By Trevor Damon, Head of Fraud Strategy, Absa Regional Operations

01 February 2021

Cybercriminals and fraudsters never take a rest and neither should you. As our world becomes more digitally focused each day, vigilance and education are key to staying safe and secure.

The impact of COVID-19 has wrecked many lives, economies, and brought about changes that many of us would not have anticipated in our lifetime. However, there have also been positives. We have learnt to value what we have, to appreciate the little things in life.

COVID-19 has also accelerated the adoption of digital technologies, with meetings that would previously have been face-to-face now being held over a plethora of online platforms that offer virtual meeting rooms. The phrase "you're on mute" probably captures 2020 and the technological change that it necessitated better than any other.

We also used technologies such as video calling and messaging apps to stay in touch with family and friends, schooling, work, and shop. This shift to online living has not gone unnoticed by cybercriminals, who have upped their tactics to try and swindle money out of unsuspecting consumers. Untold damage has been done by cyber hackers, who show they have neither ethics nor morals and attacked as many institutions as possible, including even hospitals and vaccine manufacturers.

Part of living in an increasingly connected and digital world is understanding that our private information is more vulnerable and that incidents of cyber-crime are no longer isolated events but occur daily.

People and companies are being attacked through seemingly simple, yet vital, applications such as email, with phishing attacks continuing to be an issue, even though this is a relatively primitive form of cyber assault.

The passing of 2020 does not mean that the criminally minded will ease up. We must be more vigilant than ever about what information we share, primarily online. 2020 saw a surge in cyber-attacks, and these are expected to continue into 2021 and beyond as our digital and online presence and reach continues to grow.

So, what can consumers do to avoid becoming the victim of a cyber-attack?

Vigilance is key

Vigilance remains an essential defence, and we should never let our guard down; always be alert and conscious. We often become complacent around major holidays, such as the recent festive season, purchasing back-to-school necessities or during upcoming calendar events like Valentine's Day, and when we are under pressure to get shopping done quickly and cheaply.

The reality is that fraudsters and cyber-criminals never rest. They are incredibly opportunistic and always evolving their tactics.

Another vital protection method is education and awareness of risks. Although banks provide tips to merchants on how to avoid becoming victims, retailers need to play their part in education, while consumers must assume greater responsibility for the protection of their personal information.

Take, for example, when shopping online; malware and phishing sites are set up with the sole intention of tricking consumers into thinking they are making a purchase through a legitimate website, but the fake site will steal login details and empty bank accounts faster than you can get on the phone to your bank.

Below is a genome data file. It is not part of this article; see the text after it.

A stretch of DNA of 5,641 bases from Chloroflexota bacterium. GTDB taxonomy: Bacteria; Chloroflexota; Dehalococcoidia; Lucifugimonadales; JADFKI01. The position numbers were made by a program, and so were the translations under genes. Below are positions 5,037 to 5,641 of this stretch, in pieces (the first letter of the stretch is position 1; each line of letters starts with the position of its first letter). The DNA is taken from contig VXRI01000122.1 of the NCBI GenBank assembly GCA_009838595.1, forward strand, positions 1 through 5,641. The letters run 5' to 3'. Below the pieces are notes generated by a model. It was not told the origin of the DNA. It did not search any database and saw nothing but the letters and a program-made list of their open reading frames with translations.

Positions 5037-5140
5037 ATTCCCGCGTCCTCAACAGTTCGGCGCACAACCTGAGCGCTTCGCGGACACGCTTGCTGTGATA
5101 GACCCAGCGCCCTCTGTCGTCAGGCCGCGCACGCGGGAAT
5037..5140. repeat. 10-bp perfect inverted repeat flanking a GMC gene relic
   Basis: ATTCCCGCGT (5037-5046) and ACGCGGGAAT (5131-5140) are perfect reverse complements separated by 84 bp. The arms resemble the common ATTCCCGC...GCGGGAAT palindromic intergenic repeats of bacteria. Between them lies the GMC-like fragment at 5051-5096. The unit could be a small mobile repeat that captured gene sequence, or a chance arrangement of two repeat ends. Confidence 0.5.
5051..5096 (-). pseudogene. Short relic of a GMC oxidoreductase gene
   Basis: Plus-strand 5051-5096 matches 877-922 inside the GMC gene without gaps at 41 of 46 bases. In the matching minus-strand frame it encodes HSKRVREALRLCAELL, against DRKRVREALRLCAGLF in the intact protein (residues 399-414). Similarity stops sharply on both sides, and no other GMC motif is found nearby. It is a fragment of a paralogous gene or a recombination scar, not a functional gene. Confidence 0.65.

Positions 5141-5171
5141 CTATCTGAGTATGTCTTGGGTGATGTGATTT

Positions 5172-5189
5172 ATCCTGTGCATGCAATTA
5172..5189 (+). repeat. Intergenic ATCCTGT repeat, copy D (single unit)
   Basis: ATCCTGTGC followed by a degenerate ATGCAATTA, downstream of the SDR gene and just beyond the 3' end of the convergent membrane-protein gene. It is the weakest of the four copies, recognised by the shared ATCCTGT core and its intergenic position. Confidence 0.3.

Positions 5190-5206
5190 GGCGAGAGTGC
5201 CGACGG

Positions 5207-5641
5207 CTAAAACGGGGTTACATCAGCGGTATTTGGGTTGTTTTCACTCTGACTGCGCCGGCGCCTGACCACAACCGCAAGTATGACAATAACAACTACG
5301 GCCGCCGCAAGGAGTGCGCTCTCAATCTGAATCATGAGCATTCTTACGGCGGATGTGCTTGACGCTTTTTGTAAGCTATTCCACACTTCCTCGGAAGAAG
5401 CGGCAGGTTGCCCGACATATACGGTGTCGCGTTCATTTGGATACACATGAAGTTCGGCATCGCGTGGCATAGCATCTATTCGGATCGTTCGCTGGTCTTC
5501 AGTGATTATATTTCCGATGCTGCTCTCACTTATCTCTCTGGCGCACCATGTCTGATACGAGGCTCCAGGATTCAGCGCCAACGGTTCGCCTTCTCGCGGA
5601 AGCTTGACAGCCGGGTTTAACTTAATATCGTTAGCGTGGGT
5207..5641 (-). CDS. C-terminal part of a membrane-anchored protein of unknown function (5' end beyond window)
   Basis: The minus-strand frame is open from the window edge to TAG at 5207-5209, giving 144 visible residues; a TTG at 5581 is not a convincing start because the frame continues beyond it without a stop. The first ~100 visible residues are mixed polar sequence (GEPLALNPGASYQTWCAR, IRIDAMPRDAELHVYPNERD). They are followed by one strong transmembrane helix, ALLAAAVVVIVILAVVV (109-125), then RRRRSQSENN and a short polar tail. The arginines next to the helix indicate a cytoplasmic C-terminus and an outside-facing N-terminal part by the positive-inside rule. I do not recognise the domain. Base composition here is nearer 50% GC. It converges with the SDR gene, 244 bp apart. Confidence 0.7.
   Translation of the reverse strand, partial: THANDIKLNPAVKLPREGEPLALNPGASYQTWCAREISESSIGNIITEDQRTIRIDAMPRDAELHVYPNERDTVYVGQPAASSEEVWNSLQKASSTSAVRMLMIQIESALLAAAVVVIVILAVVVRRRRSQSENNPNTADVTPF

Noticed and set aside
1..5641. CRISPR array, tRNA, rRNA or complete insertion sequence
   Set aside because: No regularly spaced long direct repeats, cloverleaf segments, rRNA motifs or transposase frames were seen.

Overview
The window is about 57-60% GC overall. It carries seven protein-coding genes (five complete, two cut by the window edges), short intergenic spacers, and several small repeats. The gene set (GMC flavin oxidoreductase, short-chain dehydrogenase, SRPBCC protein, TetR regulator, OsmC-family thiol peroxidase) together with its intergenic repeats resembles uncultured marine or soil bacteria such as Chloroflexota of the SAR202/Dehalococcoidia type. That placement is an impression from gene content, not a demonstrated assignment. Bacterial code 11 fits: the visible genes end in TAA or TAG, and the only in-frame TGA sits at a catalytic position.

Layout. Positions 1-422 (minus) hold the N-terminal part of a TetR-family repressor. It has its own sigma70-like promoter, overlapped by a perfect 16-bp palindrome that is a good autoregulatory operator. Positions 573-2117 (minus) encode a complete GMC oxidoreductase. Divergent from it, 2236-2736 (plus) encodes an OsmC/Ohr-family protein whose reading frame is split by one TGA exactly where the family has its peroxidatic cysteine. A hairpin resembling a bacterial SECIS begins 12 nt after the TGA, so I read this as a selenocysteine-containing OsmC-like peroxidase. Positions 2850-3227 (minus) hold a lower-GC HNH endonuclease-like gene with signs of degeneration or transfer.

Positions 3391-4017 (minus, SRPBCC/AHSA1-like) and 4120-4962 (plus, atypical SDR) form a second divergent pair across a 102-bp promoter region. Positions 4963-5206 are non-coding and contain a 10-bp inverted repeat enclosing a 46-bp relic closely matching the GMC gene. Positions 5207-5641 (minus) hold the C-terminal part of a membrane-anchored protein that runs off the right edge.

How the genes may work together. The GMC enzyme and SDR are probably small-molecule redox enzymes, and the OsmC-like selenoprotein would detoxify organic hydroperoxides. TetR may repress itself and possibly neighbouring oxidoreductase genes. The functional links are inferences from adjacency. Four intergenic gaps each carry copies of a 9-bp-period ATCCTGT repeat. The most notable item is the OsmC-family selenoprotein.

An email will often land with what looks like a link to a legitimate website, such as popular online retailers. However, that link has been spoofed, and it directs people to a fake site, which often looks real, but isn't.

In an effort to create awareness around some of the typical hacks that consumers most fall prey to, Absa created these videos to show how easily consumers can fall prey to a cyber-attack without even realising it. https://www.absa.africa/absaafrica/about-us/cyber-security/

So, what should you do?

  • Don't click on links in emails, instead type in the address
  • Look out for mistakes in design, such as a logo that doesn't match that of the real company
  • Look for the padlock to indicate a secure website. This looks like the padlock you would use to secure a gate
  • A secure website should have the URL "Https."
  • Avoid websites asking for personal information. If in doubt, contact your bank directly.
  • Avoid doing online banking or shopping in public places like internet café’s as these are high risk type venues which can leave you vulnerable to data breaches and online fraud

Two-factor (or multi-factor) authentication can be enabled on your device, and many banks offer their customers this type of security to strengthen authentication.   This means that, in addition to logging into a secure site and providing your bank account details, your bank will ask you to verify a transaction through either a one-time pin or the banking app. Absa uses a number of security mechanisms to increase customers’ online banking security and to prevent online identity theft and other threats. These include, among others, Advanced Encryption Software and 3D Secure.

Absa offers identity theft alerts on customers’ credit profile and consumers can also enquire with their local credit providers as to whether they offer this service so that they are informed when credentials are used without authorisation.

Where a customer has fallen victim of a cyber-attack, they should immediately report the incident to their bank. The bank will usually launch an investigation and attempt to try and recover the lost funds. However, if the loss is because of an action on the consumer, such as falling for a phishing scam, the bank is usually not liable, although banks will likely look into each case on merit.

To avoid the paperwork and pain that comes with fraud cases, which no one wants to deal with under the best of circumstances, never mind during a global pandemic, stay vigilant and always check out all the security details on websites.

And as the adage goes, if it seems too good to be true, it usually is.